JAWS: Script to Screen Live with Carl Gottlieb ~ #LondonSWF

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With the opportunity to read the original screenplay in the approach to the festival, then a chance to see the film with the screenwriter’s live commentary, Script to Screen Live events are a real treat of the London Screenwriters’ Festival.

When the film is a monster success like JAWS on the 40th anniversary of it’s release it’s a sensational experience. Jaws was a phenomenal success back in 1975 and it’s worldwide box office since tallies in at currently around $1.94 Billion. It was the film that created the summer blockbuster. Renowned film critic Roger Ebert said it was as frightening as The Exorcist but a nicer kind of fright. Watching a blu-ray edition mastered from the restored original print Eddie Hamilton and Chris Jones joined Carl Gottlieb to talk us through the adventure!

The film itself was preceded by a short documentary Eddie Hamilton had found shot in 1974 at the start of the shoot showing scenes of the making of the film with a 26 year old Steven Spielberg at the helm and featuring Carl Gottlieb.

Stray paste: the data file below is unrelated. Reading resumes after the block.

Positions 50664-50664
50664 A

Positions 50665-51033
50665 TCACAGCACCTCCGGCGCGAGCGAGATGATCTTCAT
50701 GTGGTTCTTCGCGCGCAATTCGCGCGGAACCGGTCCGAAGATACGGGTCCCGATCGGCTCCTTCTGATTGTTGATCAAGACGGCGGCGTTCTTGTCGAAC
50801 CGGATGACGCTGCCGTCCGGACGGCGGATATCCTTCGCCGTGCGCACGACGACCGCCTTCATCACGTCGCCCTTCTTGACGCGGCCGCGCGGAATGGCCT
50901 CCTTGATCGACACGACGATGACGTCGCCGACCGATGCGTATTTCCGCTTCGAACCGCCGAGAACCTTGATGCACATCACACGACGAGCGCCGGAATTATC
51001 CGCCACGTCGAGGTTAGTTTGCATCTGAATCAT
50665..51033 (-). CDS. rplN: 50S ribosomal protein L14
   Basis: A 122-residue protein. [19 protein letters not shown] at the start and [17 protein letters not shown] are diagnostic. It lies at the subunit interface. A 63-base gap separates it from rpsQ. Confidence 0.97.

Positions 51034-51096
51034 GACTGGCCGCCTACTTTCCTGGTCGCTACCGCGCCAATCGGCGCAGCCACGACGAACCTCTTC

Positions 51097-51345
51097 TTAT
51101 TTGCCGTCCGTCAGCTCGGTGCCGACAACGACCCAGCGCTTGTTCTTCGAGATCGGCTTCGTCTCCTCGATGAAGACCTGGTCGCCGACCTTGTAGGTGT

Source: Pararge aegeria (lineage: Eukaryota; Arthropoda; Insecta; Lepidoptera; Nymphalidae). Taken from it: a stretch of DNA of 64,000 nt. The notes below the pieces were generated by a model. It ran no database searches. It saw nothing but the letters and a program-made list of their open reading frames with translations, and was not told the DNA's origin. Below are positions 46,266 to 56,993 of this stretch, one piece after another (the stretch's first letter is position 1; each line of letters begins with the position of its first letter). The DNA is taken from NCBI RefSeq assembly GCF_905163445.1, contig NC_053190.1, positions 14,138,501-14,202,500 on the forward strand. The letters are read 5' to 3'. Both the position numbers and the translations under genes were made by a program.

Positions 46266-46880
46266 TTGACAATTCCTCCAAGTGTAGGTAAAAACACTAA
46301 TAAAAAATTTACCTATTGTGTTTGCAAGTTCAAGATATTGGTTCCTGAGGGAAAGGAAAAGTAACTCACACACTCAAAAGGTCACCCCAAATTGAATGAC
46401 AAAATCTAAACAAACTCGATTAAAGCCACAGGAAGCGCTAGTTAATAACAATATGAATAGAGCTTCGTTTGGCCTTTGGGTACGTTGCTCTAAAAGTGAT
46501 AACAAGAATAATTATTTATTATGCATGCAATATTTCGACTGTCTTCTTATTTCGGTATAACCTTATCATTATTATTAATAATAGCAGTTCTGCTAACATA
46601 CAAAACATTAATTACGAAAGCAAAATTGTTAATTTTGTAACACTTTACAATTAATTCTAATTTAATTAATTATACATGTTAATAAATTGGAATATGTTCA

The Jaws novel, on the bestseller lists by the time the film was being shot, had been written by Peter Benchley. Optioned early, as part of the deal he had been paid to write a first draft and some revisions. Another screenwriter had taken a pass to include some changes Spielberg wanted and take some of the literary quality out to make the film more cinematic. Though not entirely where the producers and Spielberg wanted it to be the studio was happy enough with the script to sign off on pre-production. Carl Gottlieb who was friendly with Spielberg was brought into the project for a small acting role. As the pair were wont to discuss projects and chat about matters of art, Carl, an accomplished writer as well as an actor gave Spielberg his thoughts on the screenplay and was hired to do rewrites before shooting commenced. For story considerations he reluctantly put his job as screenwriter ahead of his acting goals and wrote a lot of his role out of the picture. It was painful, he tells us, but necessary.